taken to avoid interventions that aim to prevent TGD youth from expressing and affirming their gender. These approaches, often termed as “conversion” or “reparative,” have been shown to be ineffective and harmful and are not considered to be appropriate interventions for TGD youth.11,13,60,61 Case managers should also be prepared to connect TGD youth with services aimed at supporting their gender affirmation needs. Social affirmation can be supported through partnerships with many communitybased organizations to access genderaffirming clothing and equipment, understanding and affirming supports, and spaces where TGD youth can feel safe and supported in their gender, such as peer support groups. Studies have shown that youth who are socially affirmed in their gender have decreased rates of depression and anxiety,62 and youth who have their asserted name used in multiple settings have lower rates of depression.43 TGD youth may also benefit from referrals to medical and, if necessary, surgical care to support their affirmation needs. Research suggests that youth who are able to access medical interventions have improved psychological

Mentoring: A Mutually Beneficial Professional Relationship continued from page 4 commitment of time and energy, yet it also offers opportunities for personal growth and shared learning experiences. Whether it involves short-term mentoring or longer-term relationships, mentorship is a win/win. It is not uncommon for a mentee to come back,

functioning and life satisfaction and have reduced dysphoria.63-65 There are many national agencies that help direct case managers and TGD youth to local services and resources (Table 3).

Conclusion and Recommendations TGD youth face numerous health and social disparities on multiple levels of their social ecology. Case managers can play an essential role in assessing, advocating, referring, and developing care plans toward affirmation and resiliency. In this regard, care managers should: • Be familiar with terminology, theories, and evolving models relevant to affirming TGD youth. • Recognize challenges TGD youth face at the individual and systemic level. • Offer a welcoming and affirming office environment, including using asserted name and pronouns. • Support families that are struggling to understand and accept their TGD child. • Be knowledgeable of local laws and regulations around legal identity changes, discrimination, and access to services (eg, health care, housing, and employment). • Advocate with schools, law enforcement, health care organizations, insurance companies, and other organizations toward policies that are gender inclusive and affirming. • Prioritize referrals to providers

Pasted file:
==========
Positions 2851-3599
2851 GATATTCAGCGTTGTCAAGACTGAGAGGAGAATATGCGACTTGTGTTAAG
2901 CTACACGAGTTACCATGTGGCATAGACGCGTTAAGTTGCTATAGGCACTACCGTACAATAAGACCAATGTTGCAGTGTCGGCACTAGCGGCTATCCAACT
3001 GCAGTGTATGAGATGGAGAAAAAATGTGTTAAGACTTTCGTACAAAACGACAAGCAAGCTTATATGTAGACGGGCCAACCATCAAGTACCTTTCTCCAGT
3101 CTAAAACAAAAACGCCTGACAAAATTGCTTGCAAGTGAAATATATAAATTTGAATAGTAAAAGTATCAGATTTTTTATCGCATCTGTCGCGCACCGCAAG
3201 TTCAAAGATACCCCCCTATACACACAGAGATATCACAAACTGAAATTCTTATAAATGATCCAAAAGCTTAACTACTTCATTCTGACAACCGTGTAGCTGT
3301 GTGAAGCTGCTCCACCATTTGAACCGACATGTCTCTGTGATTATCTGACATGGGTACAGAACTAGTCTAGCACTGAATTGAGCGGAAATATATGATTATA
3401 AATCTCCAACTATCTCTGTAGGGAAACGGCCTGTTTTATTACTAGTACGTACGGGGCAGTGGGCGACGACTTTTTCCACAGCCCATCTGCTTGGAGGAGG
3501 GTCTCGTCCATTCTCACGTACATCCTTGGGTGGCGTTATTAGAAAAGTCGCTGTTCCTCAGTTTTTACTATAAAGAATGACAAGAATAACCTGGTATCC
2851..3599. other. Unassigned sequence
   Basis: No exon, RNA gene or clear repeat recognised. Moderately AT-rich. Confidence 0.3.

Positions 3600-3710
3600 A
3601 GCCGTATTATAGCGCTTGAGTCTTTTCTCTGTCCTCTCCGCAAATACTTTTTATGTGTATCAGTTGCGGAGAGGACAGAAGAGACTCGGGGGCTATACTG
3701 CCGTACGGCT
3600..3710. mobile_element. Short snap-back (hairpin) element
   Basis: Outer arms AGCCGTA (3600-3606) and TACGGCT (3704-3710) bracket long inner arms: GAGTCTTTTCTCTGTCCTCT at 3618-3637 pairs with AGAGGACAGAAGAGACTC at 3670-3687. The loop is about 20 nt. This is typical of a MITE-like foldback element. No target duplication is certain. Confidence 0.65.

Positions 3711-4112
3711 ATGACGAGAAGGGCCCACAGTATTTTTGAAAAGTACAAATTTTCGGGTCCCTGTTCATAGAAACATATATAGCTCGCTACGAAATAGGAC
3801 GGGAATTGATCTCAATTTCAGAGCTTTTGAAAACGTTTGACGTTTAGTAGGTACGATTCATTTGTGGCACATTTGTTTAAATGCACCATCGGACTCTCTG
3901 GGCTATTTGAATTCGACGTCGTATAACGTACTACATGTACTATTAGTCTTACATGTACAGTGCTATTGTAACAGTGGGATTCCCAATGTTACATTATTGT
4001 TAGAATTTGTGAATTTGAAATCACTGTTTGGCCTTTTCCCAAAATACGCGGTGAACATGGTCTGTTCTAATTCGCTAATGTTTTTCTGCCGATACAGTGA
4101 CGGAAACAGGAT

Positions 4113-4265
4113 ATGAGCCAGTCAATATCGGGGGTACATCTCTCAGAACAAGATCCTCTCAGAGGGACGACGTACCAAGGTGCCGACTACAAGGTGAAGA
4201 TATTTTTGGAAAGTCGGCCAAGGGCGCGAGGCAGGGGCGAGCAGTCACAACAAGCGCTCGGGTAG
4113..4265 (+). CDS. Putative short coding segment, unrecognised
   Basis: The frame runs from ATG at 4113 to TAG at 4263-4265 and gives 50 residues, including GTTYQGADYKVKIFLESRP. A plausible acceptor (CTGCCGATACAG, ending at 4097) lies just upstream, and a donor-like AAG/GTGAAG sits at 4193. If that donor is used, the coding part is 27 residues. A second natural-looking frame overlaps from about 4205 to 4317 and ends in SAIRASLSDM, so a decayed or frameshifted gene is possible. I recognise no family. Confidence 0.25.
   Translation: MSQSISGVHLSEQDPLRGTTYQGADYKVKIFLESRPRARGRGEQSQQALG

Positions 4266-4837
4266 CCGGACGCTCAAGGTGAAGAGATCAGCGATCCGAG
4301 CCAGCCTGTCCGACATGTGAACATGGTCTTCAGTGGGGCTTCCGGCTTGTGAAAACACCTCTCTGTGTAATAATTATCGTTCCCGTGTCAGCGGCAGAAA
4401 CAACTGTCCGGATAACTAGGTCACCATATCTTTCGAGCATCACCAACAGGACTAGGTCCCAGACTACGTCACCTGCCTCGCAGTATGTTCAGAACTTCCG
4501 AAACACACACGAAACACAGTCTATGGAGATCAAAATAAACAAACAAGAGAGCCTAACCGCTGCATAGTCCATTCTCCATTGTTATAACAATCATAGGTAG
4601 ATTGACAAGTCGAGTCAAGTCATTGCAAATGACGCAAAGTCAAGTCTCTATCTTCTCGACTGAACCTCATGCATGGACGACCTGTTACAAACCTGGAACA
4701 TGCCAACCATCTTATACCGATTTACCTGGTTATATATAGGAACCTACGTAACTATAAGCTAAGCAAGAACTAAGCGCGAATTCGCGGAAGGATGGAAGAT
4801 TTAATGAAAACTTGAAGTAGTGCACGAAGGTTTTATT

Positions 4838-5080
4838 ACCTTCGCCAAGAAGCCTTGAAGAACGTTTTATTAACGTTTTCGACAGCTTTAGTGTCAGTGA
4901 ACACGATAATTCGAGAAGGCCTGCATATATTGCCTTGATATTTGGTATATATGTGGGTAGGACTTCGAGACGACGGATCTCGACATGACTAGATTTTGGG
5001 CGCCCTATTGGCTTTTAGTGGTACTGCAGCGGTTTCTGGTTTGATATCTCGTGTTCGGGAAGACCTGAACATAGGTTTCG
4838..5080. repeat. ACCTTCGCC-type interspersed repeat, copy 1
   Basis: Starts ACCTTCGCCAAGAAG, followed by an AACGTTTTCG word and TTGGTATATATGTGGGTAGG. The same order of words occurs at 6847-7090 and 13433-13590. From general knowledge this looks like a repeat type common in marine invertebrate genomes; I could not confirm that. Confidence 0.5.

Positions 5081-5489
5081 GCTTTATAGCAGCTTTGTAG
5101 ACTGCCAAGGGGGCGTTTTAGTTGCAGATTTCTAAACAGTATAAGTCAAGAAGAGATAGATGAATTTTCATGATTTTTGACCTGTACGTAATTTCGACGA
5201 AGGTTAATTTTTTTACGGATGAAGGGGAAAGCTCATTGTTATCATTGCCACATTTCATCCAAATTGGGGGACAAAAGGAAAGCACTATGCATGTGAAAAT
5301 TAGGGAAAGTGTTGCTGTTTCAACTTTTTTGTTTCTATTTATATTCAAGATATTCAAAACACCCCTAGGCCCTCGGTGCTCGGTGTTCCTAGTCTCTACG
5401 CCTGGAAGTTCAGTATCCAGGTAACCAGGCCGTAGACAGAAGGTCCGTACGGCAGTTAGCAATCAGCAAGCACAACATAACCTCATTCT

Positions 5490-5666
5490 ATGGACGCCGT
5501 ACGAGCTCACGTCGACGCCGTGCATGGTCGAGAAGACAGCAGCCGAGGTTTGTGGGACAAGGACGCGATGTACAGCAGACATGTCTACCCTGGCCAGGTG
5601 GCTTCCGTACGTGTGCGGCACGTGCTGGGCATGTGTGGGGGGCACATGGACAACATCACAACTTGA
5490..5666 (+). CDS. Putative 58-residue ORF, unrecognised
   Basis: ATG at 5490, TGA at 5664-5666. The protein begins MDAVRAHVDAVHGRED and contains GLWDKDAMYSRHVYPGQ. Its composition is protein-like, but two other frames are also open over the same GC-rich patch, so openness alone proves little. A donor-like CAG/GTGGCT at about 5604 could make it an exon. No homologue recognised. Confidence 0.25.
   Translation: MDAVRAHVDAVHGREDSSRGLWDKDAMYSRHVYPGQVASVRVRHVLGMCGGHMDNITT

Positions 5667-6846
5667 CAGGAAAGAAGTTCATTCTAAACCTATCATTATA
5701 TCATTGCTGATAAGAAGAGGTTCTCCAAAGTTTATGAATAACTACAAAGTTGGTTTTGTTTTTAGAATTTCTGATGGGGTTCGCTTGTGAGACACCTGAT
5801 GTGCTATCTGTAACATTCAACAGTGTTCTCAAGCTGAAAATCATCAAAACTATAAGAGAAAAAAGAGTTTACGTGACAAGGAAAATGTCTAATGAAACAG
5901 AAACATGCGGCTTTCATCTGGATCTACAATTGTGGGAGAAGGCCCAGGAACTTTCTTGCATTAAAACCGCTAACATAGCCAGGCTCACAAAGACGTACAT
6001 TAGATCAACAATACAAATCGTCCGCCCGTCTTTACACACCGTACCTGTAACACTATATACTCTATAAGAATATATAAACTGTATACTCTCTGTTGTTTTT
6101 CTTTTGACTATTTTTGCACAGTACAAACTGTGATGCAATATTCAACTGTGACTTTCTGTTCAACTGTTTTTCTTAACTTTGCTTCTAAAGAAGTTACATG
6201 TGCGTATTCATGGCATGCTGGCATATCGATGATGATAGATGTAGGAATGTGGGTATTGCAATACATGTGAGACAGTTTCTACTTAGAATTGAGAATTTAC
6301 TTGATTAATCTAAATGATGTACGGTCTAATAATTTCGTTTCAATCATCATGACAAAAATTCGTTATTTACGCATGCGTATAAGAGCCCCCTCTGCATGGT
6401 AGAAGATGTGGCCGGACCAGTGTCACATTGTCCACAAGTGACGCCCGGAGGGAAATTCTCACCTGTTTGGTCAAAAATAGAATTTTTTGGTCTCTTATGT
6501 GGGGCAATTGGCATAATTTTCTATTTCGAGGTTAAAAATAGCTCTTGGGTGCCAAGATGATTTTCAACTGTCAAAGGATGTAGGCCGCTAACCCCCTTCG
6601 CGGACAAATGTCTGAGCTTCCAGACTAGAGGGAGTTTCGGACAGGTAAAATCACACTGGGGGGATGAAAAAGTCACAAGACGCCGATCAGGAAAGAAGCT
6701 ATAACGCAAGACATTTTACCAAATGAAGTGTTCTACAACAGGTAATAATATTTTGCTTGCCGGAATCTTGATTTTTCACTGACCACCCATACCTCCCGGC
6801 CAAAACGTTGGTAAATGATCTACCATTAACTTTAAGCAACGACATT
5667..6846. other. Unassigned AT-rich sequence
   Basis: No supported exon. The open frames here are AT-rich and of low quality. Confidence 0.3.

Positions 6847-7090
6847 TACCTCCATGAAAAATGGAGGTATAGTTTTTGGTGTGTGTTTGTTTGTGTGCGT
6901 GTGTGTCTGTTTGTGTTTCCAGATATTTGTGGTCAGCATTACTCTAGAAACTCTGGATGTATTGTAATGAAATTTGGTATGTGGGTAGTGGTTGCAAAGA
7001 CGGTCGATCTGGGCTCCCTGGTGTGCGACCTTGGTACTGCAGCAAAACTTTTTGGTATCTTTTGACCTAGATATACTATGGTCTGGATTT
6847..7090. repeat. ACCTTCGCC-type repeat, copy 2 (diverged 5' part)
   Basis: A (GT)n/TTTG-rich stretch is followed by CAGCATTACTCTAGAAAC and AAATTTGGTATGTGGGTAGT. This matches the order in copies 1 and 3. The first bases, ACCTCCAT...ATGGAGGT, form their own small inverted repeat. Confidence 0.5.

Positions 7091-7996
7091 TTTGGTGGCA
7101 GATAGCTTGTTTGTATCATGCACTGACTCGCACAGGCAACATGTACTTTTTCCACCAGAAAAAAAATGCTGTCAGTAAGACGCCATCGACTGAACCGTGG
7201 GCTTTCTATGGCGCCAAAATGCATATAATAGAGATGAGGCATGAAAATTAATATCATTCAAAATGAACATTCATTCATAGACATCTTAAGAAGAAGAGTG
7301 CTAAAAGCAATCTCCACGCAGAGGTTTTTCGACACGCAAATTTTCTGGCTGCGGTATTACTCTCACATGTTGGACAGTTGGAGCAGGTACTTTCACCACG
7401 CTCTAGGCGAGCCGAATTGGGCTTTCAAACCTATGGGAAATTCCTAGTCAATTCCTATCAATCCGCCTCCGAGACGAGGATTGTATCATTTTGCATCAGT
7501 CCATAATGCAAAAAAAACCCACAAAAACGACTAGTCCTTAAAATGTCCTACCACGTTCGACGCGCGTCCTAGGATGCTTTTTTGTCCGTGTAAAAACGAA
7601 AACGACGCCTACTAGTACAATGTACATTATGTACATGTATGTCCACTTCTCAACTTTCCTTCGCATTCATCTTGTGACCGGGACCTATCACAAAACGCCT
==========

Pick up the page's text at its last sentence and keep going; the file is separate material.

many years later, and thank a mentor for imparting knowledge and experiences that shaped their understanding and advanced their careers. For the mentor, there is no better feeling than knowing that someone benefited from what they shared. This is the ultimate payback for those of us who have been mentored in our career. As we become mentors, we contribute to the development of

that use a gender-affirmative care approach. • Contribute to ongoing research and publications, particularly around improving the various systems that TGD youth and their families encounter. By following these suggestions, case managers will not only provide appropriate care for all patients but will also improve the access to care for TGD youth. Understanding these problems of TGD youth and adult patients and applying them in daily practice will ensure that case managers are meeting the Codes of Ethics of CCMC and CDMS, specifically principle 5 of each organization that addresses the need for case managers to maintain their competency. CE I

Click here for references online CE exams may be taken online! Click the link below to take the test online and then immediately print your certificate after successfully completing the test. Members only benefit! This exam expires October 15, 2020.

Take this exam online > Members who prefer to print and mail exams, click here. You must be an ACCM member to take the exam, click here to join ACCM.

others and we can watch them grow and become better at what they do. For case managers, the fruits of these labors are found in helping individual case managers who go on to become certified (and stay certified) and in contributing to a highly qualified professional case management workforce that is ready and willing to be deployed along the healthcare continuum. CM October/November 2019 CareManagement 31